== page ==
Within the Navy, within the Marine Corps, and within the Army, they have taken advantage of the potential of air by putting attack helicopters into the Army, by the Navy being able to project air power from floating airfields -- our carrier force -- and by the Marines being absolute masters of using integrated air/ ground operations to perform their missions.

So the real issue is not getting rid of any one of these. They serve America's interests well. Let me give you an example.

h early August of 1990 when Iraq invaded Kuwait, I was very, very pleased to know that in that early stage of the crisis the carrier Independence was moving into position and could have launched air mikes should that have been necessary. A few days later then, Air Force air power started to arrive on scene. And even later, when the Army showed up, its attack helicopters made a major contribution to the ability of the Army to perform its mission. Throughout the entire crisis and through the war itself, Marine aviation demonstrated what it can do working closely with Marine ground power. I am glad that that basket of air capability was available to the President of the United States and to the Joint Chiefs of Staff and to General Schwarzkopf so that he could perform his mission. And I'm glad that the Congress over the years has supported this investment in air power.

The real issue now is not how do I get rid of one of those. The real issue now is how do I make sure we have not over- invested in any one of those? How do I make sure they are truly complimentary? How do I make sure that uncle] neath the four aviation elements we are not wasting money in the ways in which they are trained, in the ways in which we maintain those aircraft, how we determine the number of aircraft that we need.

What you will see in this report is that's where we went to look for savings. That's where we went to sec what could be done. And as General Leland will brief, we have tried to break out of the Cold War mentality that said every one of these four aviation elements has to keep growing. They're all going to get smaller. We're going to find other ways to mix their capabilities, to make them more complimentary. We're going to make major reductions in the depot maintenance structure underneath that is used to support all of these airplanes, and our other equipment that we use throughout the force.

So we're anxious to find not just nice, rhetorical fixes, but to find real savings and money by going after the infrastructure. You will also see a number of other areas where we have made savings with respect to air power. We think we can cut down on the number of airplanes that are dedicated to continental air defense. We have a large number of planes that essentially are still positioned, waiting for Soviet bombers to come over the North Pole. We can make savings them. We can reduce the total number of attack aircraft because part of our bomber fleet can now be devoted to conventional purposes. We can make a better judgment as to what kind of investment we need in Navy deep- strike aircraft compared to Air Force deep- strike aircraft. Flight training can be consolidated inventory management consolidated in the sense that all services will now use the same methodology to determining how many aircraft they should have in their inventory. We can make some eliminations and consolidations with respect to our command and control aircraft.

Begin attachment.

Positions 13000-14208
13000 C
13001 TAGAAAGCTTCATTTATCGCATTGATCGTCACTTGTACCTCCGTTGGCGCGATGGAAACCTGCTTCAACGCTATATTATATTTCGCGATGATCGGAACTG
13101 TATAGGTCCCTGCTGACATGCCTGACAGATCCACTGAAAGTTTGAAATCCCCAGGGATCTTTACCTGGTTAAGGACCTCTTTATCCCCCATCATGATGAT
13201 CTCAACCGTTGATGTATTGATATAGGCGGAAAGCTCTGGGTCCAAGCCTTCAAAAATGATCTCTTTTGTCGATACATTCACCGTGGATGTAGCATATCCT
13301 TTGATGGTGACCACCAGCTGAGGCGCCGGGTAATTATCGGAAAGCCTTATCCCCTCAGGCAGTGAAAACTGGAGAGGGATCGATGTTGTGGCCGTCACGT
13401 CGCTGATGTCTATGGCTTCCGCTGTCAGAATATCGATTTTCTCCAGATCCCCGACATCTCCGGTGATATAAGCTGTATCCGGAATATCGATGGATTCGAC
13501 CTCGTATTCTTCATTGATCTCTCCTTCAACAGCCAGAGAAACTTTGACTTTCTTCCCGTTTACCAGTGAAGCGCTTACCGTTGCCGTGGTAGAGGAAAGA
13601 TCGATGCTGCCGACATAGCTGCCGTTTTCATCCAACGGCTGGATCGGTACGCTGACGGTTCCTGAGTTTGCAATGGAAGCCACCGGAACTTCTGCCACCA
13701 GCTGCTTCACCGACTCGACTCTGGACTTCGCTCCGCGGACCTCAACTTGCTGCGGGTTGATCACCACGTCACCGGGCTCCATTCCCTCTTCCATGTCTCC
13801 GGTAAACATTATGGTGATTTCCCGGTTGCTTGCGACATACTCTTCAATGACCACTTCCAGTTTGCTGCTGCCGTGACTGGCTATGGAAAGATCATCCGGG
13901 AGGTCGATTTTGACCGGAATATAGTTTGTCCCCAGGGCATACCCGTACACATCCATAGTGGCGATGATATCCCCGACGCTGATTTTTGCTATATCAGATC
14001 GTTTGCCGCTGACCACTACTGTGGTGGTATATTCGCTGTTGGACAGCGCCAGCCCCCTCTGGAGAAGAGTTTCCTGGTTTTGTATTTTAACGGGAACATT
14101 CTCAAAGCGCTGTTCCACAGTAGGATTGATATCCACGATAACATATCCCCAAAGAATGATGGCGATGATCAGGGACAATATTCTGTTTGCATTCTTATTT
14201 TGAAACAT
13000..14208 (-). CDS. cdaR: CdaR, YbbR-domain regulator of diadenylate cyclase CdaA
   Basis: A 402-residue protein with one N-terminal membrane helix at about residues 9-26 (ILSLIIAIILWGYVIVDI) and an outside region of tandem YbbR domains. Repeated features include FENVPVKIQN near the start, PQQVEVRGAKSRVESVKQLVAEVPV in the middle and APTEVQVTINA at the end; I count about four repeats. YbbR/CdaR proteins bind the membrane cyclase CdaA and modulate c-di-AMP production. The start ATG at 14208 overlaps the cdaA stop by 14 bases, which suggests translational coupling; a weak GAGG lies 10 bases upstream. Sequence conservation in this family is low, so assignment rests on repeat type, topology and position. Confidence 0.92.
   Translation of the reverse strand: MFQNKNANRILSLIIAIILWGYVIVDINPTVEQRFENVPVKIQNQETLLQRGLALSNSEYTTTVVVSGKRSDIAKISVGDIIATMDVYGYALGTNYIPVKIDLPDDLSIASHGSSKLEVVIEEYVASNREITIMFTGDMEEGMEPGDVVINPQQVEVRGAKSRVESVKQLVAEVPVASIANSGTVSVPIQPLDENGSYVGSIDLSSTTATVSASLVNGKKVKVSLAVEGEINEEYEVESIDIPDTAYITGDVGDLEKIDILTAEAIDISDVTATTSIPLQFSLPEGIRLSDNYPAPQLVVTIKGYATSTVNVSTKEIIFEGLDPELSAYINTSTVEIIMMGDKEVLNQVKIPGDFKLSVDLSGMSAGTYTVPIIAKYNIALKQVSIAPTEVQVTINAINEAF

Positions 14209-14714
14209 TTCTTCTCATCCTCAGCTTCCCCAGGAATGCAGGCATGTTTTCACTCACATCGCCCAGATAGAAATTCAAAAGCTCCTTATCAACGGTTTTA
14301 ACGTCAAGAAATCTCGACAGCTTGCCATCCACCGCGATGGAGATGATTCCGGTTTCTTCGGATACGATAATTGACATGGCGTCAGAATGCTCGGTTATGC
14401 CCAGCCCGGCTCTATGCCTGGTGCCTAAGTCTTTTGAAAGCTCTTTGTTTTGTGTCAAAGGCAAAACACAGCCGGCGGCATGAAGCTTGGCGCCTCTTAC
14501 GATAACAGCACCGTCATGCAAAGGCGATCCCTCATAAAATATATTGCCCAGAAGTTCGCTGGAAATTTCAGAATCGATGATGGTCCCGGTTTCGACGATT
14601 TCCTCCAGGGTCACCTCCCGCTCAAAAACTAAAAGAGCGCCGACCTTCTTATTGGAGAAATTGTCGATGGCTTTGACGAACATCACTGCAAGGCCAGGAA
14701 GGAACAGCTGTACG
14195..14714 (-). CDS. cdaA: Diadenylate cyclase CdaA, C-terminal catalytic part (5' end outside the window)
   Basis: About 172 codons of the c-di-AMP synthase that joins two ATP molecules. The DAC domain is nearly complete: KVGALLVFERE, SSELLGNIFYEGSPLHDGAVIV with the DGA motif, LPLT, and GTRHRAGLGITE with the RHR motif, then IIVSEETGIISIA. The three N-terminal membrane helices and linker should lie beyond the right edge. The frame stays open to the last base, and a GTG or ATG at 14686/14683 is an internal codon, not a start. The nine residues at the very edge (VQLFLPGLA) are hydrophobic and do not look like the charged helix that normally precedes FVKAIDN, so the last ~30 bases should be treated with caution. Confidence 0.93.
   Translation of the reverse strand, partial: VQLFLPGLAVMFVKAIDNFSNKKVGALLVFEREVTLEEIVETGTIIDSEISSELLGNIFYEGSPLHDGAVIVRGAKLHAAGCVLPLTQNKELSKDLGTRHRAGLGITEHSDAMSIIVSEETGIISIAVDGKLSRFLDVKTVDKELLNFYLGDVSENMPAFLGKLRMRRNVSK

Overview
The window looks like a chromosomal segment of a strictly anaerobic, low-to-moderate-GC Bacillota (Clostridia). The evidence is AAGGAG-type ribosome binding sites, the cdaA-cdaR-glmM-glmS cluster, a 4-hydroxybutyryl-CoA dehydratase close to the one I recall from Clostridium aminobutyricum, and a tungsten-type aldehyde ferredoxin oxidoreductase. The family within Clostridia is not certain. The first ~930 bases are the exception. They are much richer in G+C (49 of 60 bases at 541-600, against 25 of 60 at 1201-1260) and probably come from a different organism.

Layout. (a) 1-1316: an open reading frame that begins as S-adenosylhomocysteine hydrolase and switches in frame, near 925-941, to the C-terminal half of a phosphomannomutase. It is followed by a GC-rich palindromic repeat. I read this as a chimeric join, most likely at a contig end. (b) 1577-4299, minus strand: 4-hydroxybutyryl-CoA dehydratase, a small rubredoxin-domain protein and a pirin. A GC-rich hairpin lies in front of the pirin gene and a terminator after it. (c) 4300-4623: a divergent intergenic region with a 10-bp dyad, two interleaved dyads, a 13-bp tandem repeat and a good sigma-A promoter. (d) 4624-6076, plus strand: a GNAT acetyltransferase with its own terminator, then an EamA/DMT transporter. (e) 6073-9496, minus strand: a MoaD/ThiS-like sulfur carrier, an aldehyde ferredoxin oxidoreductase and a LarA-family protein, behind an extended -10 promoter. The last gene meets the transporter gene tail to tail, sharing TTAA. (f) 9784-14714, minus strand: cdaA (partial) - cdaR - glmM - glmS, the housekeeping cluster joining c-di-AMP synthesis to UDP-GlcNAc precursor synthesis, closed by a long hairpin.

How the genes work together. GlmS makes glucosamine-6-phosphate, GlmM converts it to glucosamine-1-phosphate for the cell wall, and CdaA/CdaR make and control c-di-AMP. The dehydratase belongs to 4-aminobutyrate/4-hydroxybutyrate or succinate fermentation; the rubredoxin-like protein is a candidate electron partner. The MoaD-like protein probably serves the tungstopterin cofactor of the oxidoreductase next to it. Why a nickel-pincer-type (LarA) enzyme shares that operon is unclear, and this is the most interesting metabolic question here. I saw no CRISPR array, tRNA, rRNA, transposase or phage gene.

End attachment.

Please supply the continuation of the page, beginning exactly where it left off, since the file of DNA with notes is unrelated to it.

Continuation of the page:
We want to make significant reductions in our VW aircraft fleet -- the fleet we call operational support aircraft. One of the things I would ask Congress to do is stop giving us VIP airplanes. We don't ask for, we don't want, we don't need, but every year get given to us or presented to us as a gift by the Congress.

We can do more with respect to consolidating our helicopter air crew and maintenance training. We can do, I think, a lot better on initial skills training. Basic training, people call it, where one service can serve as the schoolhouse for other services for common skills training.

We can do a lot of other things. An i& a you'll see here, letting the Army provide heavy artillery support, multiple- launched rocket support to the Marine Corps at a potential savings of $300 million because the Marine Corps needs the capability, but they will now count on their Army buddies to provide that capability to them.

So those are just a few of the things we've tied to do. I think it's a good report. I think it will stand up. But we're starting again, because this is a rapidly changing environment. We've got a new team on board. We're going to get new ideas from that new team. We look forward to working with them.

Now, let me turn it over to General Leland.

General Leland: I'll talk to you about the highlights of the report, and then I'll also give you some background on kind of how we got to where we did, or how it turned out.